Local Alike can arrange homestays in villages and Bangkok. If that’s not your style, you’ll find many hotels throughout Thailand. In Trat, we stayed at Hotel Toscana Trad, a 29-room Tuscany-style hotel with a pool, free WiFi and air-conditioning.

Koh Chang

Thailand's Temples, Beaches & Cultural Tours

 

We were excited to visit the island’s beautiful beaches, accessible via a pleasant, hour-long ferry ride. We stopped for a swim at a beach and dinner at a popular seafood restaurant, Phu-Talay, before checking into The Spa Koh Change Resort, a secluded wellness retreat. Cozy meandering paths lead  to spacious rooms situated among a mangrove forest. Amenities include a pool, yoga classes, spa facility, and organic dining.

Bangkok

Thailand's Temples, Beaches & Cultural Tours

Photo Credit: Los Angeles TravelingMom, Mimi Slawoff

Even in bustling Bangkok, we got an insider’s look on a tour with Trikaya Travel. Tippie, our group leader, brought us to famous temples, ruins, Chinatown and a popular downtown flower market. She also shared her favorite restaurants and street treats, such as Roti Saimai, a traditional sweet that looks like colorful cotton candy wrapped in thin bread.

Bangkok provides a good opportunity to try exotic food and fruits, like the sweet mangosteen and rambutan. Public transportation is good. We got around by train and Tuk-tuks, small open-air taxis that zip through traffic.

Historic Sites

Thailand's Temples, Beaches & Cultural Tours

Photo Credit: Los Angeles TravelingMom, Mimi Slawoff

It’s simply amazing to walk through the crumbling ruins of an ancient city in Ayutthaya Historical Park, and the Grand Palace, where several royal events take place each year. At the Wat Pho Buddhist temple complex, young and old line up to see the famous 150-long Reclining Buddha. It gets crowded so it’s a good idea to arrive early to explore the various Buddhist buildings and sculptures.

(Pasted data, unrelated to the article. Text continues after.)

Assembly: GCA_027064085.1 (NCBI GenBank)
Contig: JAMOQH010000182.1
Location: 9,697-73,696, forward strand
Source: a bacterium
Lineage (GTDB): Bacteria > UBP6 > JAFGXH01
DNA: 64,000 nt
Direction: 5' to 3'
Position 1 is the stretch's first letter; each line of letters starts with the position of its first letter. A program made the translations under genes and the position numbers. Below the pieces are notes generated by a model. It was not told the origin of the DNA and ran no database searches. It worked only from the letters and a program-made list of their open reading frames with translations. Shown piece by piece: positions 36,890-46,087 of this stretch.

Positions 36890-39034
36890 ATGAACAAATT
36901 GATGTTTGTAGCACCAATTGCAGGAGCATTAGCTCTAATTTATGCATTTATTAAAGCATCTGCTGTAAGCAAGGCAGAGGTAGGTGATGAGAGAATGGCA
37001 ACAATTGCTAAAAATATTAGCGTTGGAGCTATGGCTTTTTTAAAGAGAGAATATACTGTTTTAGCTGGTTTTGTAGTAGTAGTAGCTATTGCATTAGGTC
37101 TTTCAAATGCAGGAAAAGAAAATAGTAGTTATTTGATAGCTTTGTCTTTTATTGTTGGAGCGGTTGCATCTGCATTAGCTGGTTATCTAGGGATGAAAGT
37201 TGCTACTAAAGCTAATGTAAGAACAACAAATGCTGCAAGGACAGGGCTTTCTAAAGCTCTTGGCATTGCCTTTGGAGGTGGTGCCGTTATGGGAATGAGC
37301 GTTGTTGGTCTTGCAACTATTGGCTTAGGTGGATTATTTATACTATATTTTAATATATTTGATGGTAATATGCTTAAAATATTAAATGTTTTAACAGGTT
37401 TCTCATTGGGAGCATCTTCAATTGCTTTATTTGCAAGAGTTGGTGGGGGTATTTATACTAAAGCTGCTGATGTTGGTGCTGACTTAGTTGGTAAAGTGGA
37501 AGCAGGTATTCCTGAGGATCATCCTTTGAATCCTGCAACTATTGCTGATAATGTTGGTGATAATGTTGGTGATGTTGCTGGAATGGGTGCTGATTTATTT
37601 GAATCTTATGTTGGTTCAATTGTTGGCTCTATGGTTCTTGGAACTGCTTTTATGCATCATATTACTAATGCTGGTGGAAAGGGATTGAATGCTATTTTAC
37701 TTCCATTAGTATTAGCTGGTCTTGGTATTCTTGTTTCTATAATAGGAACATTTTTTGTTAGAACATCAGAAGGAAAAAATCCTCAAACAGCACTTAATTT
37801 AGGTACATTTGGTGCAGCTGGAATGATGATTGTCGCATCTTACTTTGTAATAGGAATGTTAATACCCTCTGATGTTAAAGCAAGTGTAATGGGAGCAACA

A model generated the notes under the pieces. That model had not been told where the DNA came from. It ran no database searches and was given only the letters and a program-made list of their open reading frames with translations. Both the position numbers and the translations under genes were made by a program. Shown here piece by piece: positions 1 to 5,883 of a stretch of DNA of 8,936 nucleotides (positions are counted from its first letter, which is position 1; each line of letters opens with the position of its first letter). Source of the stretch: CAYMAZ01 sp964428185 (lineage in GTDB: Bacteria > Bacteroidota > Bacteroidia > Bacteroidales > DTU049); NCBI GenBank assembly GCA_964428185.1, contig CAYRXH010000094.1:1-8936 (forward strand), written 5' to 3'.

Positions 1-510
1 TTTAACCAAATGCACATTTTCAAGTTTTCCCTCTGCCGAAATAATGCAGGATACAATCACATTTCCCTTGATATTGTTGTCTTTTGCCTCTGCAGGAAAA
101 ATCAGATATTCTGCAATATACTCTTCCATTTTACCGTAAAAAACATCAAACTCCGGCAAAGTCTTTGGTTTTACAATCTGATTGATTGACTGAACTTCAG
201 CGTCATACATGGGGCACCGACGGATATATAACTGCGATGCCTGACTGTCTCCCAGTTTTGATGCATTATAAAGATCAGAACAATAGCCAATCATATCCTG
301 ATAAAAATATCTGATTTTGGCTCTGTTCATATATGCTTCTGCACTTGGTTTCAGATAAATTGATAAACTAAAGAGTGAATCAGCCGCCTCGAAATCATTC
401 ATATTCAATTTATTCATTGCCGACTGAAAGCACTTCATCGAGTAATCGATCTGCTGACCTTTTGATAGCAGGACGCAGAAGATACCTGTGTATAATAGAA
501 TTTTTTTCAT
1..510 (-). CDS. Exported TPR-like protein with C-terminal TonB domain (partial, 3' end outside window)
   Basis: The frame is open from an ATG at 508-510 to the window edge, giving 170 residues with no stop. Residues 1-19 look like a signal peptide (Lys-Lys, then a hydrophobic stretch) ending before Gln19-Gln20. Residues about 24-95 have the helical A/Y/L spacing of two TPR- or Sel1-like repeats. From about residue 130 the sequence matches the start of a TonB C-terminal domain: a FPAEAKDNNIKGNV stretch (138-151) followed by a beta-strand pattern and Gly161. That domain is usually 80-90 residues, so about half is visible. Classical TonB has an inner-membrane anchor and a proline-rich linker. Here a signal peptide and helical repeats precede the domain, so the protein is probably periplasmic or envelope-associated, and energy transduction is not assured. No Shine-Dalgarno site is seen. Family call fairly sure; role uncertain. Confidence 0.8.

Chao Phraya River Cruise in Thailand

Thailand's Temples, Beaches & Cultural Tours

Photo Credit: Los Angeles TravelingMom, Mimi Slawoff

The 2.5-hour cruise along the scenic river is a relaxing way to see stilted homes hugging the riverbanks, and city landmarks. The buffet lunch, served inside, is quite good. It’s also fun to walk or sit on outside decks for close up views of boats and bridges.

Damnoen Saduak Floating Market

Thailand's Temples, Beaches & Cultural Tours

Photo Credit: Los Angeles TravelingMom, Mimi Slawoff

This adventure starts on a speedboat through canals lined with homes and shrines. Once at the market, we boarded narrow boats and cruised slowly by merchants selling locally made toys, clothing, art and other goods. We negotiated great prices on colorful purses, scarves and other items.

Elephant Village

Thailand's Temples, Beaches & Cultural Tours

Photo Courtesy: Los Angeles TravelingMom, Mimi Slawoff

About 10 minutes from the floating market you can ride gentle elephants for 30 minutes through a jungle. Our guide, Tippie, assured us that the money people to ride the gentle creatures goes toward food and medicine for them.

Where to Sleep in Bangkok

I really enjoyed the comfort and convenience of the Pathumwan Princess Hotel, located in downtown Bangkok. The contemporary hotel has city views, a pool and direct access to the MBK Center, a giant  mall packed with shops, restaurants, ATM machines and currency exchange facilities.

Planning the Trip

Planning an eco-tourism trip to Thailand can be overwhelming (especially if it’s your first visit), but local tour companies can customize a vacation that fits your family’s budget and interests, and offer helpful tips. For example,when visiting Bangkok’s temples, proper etiquette requires long pants, capris or skirts and shirts with short or long sleeves. We were able to use our own cell phones in Thailand without an international plan by buying a $10 SIM card sold at the airport and at small markets, such as 7-11.

It’s also important to always bring your own tissues and hand sanitizer to public restrooms. In addition, we downloaded a “Learn Thai” app on our phones, which came in handy for learning basic conversational words and phrases like kob khun (thank you). Words end in either krup for men and ka for women, as in kob khun ka when spoken by a woman.

What are some of the activities your family would like to do in Thailand?